“Are you looking at percentages of the population on welfare? Are you looking at the murder rate? Are you looking at the levels of government corruption? Are you looking at poverty rates and public housing???? huh?”

    Indeed I am, Jennifer. I can’t find an aggregate percentage of people on some kind of government assistance pre-Katrina, but you and I know the numbers of people qualifying for public assistance was/is huge. Over 5000 families lived in government housing before Katrina. That’s a huge chunk of NO’s pre-katrina population of 484,674.

    NOLA had 162 homicides in 2006, giving it a per capita rate of anywhere from 63.5 to 72.6 per 100,000 residents. The numbers were similar (as I mentioned) before Katrina

    Government is corrupt at all levels- from the police department on up to the NO district’s (LA 2nd Congressional district) U.S. representatives (think bribe-man Dem William Jefferson). Nobody is arguing these things.

    New Orleans was a disaster long before Hurricane Katrina. And there was never a conservative hand in any of that. That was purely a product of liberalism.

  20. jennifer Says:

    Therefore we conclude that cities with “conservative” leadership do not have families on welfare, do not have murder problems, and are too upstanding for corruption?? We all know better than that. Faulty logic.

    Look, we agree that there were many problems going on. But to say “there was never a conservative hand in any of that. That was purely a product of liberalism” is naive, disingenuous, and simplistic.

    Politics in Louisiana does not work like politics elsewhere, and it goes back decades (if not centuries) before the Jefferson bribery incident. I could write pages about corruption, voting scandals, indictments, etc of public officials just from the snippets I remember. But they weren’t ALL Democrats. Corruption affects all kinds of politicians and leaders, regardless of party, and it thwarts the work of well-meaning citizens on both the left and the right. Corruption is FAR more to blame than any partisan ideology.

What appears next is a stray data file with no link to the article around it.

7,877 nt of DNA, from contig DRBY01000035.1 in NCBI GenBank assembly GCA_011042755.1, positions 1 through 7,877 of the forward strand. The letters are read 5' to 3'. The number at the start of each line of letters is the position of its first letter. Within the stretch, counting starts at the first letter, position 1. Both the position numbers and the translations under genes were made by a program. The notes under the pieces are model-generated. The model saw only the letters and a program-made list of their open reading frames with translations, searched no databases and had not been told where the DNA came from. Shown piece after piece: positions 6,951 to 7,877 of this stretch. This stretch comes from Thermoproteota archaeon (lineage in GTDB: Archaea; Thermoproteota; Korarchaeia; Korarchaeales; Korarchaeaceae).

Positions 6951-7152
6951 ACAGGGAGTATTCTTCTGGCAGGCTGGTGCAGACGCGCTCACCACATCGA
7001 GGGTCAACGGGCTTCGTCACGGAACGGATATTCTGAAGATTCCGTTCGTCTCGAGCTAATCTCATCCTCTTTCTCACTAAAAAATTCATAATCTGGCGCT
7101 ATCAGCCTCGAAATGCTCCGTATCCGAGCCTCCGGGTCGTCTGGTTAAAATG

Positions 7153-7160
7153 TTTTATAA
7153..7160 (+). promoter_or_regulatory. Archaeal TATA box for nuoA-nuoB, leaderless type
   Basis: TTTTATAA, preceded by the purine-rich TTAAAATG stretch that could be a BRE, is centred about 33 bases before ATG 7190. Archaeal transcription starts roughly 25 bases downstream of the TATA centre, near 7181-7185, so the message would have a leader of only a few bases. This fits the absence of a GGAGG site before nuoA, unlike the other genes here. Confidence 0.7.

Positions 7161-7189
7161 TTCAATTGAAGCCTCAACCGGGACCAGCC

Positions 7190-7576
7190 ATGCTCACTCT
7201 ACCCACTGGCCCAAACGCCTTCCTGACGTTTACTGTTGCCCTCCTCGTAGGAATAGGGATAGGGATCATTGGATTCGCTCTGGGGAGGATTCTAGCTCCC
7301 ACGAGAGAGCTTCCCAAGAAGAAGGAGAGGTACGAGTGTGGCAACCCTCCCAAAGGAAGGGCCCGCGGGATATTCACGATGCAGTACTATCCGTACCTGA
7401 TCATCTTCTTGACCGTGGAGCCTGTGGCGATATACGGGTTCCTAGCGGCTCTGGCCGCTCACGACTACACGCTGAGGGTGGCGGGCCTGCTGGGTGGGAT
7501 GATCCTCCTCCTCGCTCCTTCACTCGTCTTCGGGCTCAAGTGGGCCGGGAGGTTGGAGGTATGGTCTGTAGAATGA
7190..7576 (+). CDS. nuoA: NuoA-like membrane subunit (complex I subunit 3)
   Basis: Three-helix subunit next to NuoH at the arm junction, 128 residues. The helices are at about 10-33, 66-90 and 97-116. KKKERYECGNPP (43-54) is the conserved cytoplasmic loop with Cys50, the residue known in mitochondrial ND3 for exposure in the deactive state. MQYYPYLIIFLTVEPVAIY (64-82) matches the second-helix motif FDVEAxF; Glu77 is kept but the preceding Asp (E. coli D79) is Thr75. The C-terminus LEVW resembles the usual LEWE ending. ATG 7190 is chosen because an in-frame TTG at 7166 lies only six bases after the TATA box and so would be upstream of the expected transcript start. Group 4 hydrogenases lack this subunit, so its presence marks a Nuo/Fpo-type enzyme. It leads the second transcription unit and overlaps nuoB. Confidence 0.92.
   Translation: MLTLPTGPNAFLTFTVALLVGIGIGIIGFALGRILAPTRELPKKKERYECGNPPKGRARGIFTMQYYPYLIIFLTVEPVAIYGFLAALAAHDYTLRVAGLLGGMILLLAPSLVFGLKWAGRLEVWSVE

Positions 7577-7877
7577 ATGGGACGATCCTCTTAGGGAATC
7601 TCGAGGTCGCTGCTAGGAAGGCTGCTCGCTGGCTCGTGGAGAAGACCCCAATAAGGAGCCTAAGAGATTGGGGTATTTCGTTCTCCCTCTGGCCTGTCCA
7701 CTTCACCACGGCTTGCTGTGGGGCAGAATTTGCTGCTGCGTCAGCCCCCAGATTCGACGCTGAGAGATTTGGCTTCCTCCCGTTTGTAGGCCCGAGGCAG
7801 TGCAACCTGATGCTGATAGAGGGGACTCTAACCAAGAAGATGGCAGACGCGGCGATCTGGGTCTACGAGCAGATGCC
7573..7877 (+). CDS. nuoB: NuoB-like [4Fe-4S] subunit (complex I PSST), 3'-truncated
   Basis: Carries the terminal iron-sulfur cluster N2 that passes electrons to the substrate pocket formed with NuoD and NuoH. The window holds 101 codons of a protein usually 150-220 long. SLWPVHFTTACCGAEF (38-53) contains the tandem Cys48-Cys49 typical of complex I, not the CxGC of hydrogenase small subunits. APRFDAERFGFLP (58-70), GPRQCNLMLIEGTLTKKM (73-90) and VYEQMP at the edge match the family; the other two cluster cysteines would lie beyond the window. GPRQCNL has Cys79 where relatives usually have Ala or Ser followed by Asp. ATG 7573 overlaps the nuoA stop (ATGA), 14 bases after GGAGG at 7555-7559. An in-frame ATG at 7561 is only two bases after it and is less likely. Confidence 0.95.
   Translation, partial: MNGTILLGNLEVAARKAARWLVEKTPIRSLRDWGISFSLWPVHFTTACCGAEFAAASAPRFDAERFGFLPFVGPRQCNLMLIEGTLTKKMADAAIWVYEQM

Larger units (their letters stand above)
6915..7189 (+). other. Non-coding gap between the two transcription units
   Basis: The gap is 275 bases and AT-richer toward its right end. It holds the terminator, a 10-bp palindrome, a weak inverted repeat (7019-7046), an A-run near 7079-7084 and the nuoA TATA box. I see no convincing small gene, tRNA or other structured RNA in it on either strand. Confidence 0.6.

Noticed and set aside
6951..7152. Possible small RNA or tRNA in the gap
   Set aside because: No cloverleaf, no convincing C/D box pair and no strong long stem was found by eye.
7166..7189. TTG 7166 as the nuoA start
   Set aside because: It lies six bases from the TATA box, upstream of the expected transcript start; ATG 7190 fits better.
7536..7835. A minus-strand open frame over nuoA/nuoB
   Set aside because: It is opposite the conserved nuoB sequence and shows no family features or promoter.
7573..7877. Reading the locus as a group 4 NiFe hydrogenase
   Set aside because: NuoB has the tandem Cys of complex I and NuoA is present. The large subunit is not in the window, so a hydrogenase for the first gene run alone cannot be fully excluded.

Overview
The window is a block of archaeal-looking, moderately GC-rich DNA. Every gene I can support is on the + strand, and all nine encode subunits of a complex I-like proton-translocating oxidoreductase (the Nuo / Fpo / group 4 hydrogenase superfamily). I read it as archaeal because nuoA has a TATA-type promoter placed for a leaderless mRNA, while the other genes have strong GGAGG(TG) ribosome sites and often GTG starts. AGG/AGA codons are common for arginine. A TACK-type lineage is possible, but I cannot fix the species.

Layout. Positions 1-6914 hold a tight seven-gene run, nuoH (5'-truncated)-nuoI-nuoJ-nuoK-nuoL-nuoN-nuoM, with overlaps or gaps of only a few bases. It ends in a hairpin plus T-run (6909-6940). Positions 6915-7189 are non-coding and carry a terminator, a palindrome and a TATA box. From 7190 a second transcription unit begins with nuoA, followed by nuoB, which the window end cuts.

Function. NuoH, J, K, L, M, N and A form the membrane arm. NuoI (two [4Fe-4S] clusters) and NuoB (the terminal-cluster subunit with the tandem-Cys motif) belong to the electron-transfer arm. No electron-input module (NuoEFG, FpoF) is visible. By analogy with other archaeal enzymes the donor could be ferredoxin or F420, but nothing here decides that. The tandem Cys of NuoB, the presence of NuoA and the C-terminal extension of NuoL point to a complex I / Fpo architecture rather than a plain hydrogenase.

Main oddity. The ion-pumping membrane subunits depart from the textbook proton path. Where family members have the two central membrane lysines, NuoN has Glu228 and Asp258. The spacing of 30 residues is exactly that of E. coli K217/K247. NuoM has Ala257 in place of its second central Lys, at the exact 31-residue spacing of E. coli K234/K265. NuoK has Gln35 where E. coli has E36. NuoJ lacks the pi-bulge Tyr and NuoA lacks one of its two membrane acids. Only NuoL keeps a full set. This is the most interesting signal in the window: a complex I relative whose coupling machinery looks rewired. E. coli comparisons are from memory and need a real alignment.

21. D. Sirmize Says:

    “Therefore we conclude that cities with “conservative” leadership do not have families on welfare, do not have murder problems, and are too upstanding for corruption?? We all know better than that. Faulty logic.”

    I’m not sure we have many examples of cities with conservative leadership. Actually strike that- Plenty of Texas cities are very conservative- and I’d have to pull some stats- but none of them come close to NOLA’s social problems.

    “But to say “there was never a conservative hand in any of that. That was purely a product of liberalism” is naive, disingenuous [sic], and simplistic.”

    How so? Do tell. I just spat out a whole lot of data and made a pretty concise argument based on it. And you respond with “naive, disingenuous, and simplistic” with “faulty logic.” You back it up with nothing. If you’re going to argue with me, at least try to back up some of your refutations.

  22. Aaron Orgill Says: